What is the Extensor Pollicis Longus?

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  • Written By: Alex Paul
  • Edited By: Jacob Harkins
  • Last Modified Date: 17 August 2019
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The extensor pollicis longus is a muscle located in the forearm. The primary action of the muscle is to help extend the wrist as well as the thumb during a variety of different activities. Visually it’s possible to see the muscle at the bottom of the thumb. It is a much bigger muscle than its cousin the extensor pollicis brevis.

The origin of the extensor pollicis longus is on the ulna, which is a bone in the forearm. From around halfway between the elbow and the wrist, the muscle begins and then runs down the arm and up through the thumb before attaching to the distal phalanx. Its innvervation is from the posterior interosseous nerve. The antagonists of the muscle are the flexor pollicis longus and flexor pollicis brevis which help to counteract its movements.

The extensor pollicis longus muscle is long and thin in shape. At the base of the thumb, however, it forms a triangle shape in between two different tendons. The muscle starts off thicker and becomes thinner as it travels down the arm before entering the thumb. To view the extensor pollicis longus a person must look on the wrist’s radial side.


The muscle's main action is to extend the distal phalanax, which are the tips of the fingers. For this reason it is used in any activity which requires letting go of an object. Along with the extensor pollicis brevis the muscle is also used in extension of the wrist. It also helps in wrist adduction.

There are several other extensor muscles located in the wrist and forearm. For example, the extensor carpi radialis muscles and extensor carpi ulnaris are all used to control movements of the wrist and hand. Together with the extensor pollicis longus, these muscles make a variety of movements possible and help to provide the stability and function needed for small and accurate actions.

The extensor pollicis longus tendon is prone to problems because it is so regularly used. Tendinitis of the extensor pollicis longus is a relatively common and painful condition. As with all types of tendinitis, the initial stages of recovery are usually aided by resting and icing the affected area. Often the problem is caused by overuse and hence avoiding the action which caused the tendon to become inflamed is essential for a full recovery. More serious occurrences of extensor pollicis longus tendinitis may require additional treatment.


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Post 3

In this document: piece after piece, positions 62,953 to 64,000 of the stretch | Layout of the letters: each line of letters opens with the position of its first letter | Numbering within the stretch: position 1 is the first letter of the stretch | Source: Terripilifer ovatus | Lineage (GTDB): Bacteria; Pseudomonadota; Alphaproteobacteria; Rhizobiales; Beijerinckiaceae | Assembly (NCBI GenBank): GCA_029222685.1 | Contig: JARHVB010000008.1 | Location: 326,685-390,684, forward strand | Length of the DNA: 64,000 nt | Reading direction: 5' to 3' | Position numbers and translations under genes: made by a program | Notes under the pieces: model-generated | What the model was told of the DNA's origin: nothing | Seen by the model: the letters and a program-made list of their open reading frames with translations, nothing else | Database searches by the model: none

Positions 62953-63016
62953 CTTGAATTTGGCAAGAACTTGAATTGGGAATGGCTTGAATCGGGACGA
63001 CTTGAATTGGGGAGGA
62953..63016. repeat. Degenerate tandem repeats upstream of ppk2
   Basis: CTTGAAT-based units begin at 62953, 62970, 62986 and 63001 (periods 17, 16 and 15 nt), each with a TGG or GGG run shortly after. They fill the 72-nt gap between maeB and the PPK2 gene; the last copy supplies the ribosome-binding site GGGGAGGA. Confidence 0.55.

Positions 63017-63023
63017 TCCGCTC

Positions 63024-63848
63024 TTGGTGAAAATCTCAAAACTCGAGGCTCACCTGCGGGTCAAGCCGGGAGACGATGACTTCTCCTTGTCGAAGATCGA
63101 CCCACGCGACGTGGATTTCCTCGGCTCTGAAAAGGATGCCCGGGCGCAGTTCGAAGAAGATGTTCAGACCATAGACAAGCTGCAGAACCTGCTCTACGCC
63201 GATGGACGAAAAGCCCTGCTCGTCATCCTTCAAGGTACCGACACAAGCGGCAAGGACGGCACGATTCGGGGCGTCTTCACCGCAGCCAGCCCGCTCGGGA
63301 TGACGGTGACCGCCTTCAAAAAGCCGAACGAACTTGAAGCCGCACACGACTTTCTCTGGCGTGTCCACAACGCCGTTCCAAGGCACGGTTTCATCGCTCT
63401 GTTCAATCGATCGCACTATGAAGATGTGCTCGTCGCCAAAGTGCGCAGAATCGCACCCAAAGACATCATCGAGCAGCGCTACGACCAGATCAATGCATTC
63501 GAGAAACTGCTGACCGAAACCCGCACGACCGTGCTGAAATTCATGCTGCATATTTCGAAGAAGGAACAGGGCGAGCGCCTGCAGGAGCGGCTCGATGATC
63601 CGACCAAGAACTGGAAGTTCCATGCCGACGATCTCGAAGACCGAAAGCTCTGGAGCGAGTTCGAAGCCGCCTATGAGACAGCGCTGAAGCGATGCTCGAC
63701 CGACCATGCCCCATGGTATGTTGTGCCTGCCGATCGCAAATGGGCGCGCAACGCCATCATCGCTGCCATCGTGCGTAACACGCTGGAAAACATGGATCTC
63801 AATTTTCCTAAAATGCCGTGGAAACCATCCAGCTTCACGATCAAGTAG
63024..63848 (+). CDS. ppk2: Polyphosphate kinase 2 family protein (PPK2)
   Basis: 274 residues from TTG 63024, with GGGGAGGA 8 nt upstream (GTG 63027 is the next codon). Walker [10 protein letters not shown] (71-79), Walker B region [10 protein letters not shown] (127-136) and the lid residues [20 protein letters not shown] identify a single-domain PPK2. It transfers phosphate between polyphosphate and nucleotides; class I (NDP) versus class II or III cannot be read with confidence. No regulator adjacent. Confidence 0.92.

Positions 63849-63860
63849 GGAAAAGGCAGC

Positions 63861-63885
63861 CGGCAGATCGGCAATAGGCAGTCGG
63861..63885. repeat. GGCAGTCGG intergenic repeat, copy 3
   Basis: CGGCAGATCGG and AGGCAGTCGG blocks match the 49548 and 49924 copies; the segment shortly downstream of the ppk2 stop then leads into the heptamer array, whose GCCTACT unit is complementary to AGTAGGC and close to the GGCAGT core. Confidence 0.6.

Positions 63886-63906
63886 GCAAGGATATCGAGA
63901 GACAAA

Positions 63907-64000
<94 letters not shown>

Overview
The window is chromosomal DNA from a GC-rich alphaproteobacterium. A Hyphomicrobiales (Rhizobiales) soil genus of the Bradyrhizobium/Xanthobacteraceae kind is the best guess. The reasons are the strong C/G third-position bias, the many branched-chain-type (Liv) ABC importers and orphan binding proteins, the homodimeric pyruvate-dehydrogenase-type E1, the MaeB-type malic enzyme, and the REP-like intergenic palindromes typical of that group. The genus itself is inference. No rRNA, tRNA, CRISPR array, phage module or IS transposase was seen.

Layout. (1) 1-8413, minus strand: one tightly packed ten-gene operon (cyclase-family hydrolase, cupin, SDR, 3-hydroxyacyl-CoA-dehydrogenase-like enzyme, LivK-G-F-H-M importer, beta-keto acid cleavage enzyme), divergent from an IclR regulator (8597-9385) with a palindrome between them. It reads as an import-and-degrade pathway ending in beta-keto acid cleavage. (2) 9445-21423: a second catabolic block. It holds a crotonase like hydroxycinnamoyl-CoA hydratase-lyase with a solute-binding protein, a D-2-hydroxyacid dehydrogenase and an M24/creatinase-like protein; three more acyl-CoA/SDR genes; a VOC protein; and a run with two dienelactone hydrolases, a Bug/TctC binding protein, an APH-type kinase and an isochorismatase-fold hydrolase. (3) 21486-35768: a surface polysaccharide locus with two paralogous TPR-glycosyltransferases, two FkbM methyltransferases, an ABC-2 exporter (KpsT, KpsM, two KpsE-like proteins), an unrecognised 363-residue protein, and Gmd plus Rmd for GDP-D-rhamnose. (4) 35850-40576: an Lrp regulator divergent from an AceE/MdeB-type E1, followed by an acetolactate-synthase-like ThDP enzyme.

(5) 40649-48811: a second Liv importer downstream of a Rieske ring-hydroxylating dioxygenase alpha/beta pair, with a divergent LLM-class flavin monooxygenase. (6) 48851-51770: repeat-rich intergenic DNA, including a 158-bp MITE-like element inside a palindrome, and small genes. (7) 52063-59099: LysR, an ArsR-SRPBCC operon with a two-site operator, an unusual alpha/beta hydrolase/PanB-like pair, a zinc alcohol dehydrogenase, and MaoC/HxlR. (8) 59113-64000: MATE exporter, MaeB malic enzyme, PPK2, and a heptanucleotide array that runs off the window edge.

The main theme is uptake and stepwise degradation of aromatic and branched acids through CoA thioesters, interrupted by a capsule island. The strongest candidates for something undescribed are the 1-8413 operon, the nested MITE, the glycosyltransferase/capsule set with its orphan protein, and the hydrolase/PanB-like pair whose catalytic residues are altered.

@SkyWhisperer - I don’t recommend splints. They will immobilize your hands and that is not a condition you want. I suppose wearing them for a few hours might be okay but wearing them overnight is not, in my opinion.

It’s interesting that the article mentions the triangle shape of the extensor pollicis longus muscle at the base of the thumb between the tendon muscles. Some time ago I saw an invention online that claimed to cure people of carpal tunnel syndrome.

It was a soft brace for the wrist, but it claimed to shape the muscles at the base of the wrist into a triangular shape, effectively reshaping your muscles in such a way that the carpal tunnel naturally opened up without the need for surgery.

I would be willing to try something like that, because it appears to cooperate with nature, rather than working against it as a splint would.

Post 2

@Charred - I experienced carpal tunnel and tendinitis too. I went to an orthopedic doctor and he gave me some exercises to perform.

These were wrist and tendon extensor exercises. For the wrist he had me grab the wrist at the base of the palm, and lift the wrist up and down at a ninety degree angle. I did this for both wrists.

For the arms he told me to do what’s called a transverse massage which is at the elbow region and it basically strengthens the tendons. He gave me back exercises to do as well.

They were very helpful in relieving the condition. I tried some splints but gave those up after awhile because I found the exercises to be much more useful.

Post 1

I developed tendinitis years ago from poor computer posture, like slouching and extending my forearms to reach the keyboard instead of keeping them level, as good ergonomics would dictate.

Symptoms included wrist pain, and hands slightly swollen at the extensor pollicus longus region, which the article describes as the region right beneath the thumb on the radial side where the forearm meets the hands.

This is also the region near where you have your carpal tunnel and I think I experienced a bit of that too. It was a difficult condition to live with for quite some time, and I tried ice packs on the affected region like the article talks about.

That helpsed, but of course when I got back to work the pain returned. The only near permanent solution was to completely change my posture, use wrist rests and take plenty of breaks.

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